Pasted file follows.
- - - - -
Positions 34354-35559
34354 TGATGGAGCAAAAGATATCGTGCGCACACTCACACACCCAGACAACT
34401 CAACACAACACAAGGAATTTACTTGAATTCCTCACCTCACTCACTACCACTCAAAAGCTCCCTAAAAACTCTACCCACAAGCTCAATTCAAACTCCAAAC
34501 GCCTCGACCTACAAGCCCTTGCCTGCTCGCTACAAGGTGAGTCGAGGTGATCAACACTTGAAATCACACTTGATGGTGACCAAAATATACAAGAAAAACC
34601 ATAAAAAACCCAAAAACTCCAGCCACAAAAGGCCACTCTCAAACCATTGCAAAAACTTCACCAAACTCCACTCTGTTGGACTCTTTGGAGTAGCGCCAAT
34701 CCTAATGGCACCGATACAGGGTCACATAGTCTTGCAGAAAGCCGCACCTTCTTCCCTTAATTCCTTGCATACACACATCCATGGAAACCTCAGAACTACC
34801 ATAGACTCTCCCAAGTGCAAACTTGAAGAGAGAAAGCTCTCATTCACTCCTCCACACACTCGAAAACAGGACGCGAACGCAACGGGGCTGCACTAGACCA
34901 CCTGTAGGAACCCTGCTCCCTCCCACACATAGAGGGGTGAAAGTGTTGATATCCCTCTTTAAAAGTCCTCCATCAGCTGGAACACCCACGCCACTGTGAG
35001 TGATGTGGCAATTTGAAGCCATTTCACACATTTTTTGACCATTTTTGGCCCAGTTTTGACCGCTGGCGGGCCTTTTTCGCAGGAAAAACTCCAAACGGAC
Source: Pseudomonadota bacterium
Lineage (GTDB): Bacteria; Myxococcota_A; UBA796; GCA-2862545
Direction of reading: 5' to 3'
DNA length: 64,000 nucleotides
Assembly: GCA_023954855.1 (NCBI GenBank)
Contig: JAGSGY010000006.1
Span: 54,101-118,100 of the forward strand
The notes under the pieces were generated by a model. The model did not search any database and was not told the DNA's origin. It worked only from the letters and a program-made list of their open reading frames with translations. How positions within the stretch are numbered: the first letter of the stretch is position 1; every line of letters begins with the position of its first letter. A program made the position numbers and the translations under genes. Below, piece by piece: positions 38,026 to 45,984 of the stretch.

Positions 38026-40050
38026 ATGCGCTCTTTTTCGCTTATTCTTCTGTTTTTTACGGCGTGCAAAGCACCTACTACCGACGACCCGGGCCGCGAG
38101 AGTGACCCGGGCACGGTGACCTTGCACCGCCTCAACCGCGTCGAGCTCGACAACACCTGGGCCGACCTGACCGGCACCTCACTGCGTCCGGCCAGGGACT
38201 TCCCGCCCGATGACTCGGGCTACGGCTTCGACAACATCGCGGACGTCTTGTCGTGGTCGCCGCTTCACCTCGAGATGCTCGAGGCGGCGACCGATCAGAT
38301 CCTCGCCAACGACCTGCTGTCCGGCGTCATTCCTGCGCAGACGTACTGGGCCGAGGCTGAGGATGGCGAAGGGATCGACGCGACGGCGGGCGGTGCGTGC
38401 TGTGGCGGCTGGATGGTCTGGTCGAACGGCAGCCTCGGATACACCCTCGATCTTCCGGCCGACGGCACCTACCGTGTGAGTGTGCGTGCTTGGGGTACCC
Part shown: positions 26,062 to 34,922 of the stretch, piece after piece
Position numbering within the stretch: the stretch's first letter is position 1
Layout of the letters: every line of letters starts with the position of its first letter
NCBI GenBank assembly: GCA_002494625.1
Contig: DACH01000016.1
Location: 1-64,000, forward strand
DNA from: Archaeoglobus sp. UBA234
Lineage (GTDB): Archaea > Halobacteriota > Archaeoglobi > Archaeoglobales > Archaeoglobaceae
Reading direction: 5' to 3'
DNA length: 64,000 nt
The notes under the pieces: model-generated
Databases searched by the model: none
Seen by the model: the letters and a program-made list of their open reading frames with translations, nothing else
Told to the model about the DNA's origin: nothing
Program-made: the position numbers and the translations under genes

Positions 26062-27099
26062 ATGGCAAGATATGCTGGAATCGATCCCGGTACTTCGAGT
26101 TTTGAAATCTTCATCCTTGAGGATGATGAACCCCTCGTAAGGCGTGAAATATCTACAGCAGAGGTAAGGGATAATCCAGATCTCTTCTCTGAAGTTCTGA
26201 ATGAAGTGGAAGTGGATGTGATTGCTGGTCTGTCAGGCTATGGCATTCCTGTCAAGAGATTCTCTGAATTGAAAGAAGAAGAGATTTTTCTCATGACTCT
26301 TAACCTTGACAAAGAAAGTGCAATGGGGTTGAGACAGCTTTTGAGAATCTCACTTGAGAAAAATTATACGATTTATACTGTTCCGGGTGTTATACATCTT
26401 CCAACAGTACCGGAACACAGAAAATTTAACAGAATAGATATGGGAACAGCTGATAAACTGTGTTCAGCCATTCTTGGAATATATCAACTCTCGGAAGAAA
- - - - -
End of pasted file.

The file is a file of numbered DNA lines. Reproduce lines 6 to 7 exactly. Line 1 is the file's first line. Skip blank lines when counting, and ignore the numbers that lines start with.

34701 CCTAATGGCACCGATACAGGGTCACATAGTCTTGCAGAAAGCCGCACCTTCTTCCCTTAATTCCTTGCATACACACATCCATGGAAACCTCAGAACTACC
34801 ATAGACTCTCCCAAGTGCAAACTTGAAGAGAGAAAGCTCTCATTCACTCCTCCACACACTCGAAAACAGGACGCGAACGCAACGGGGCTGCACTAGACCA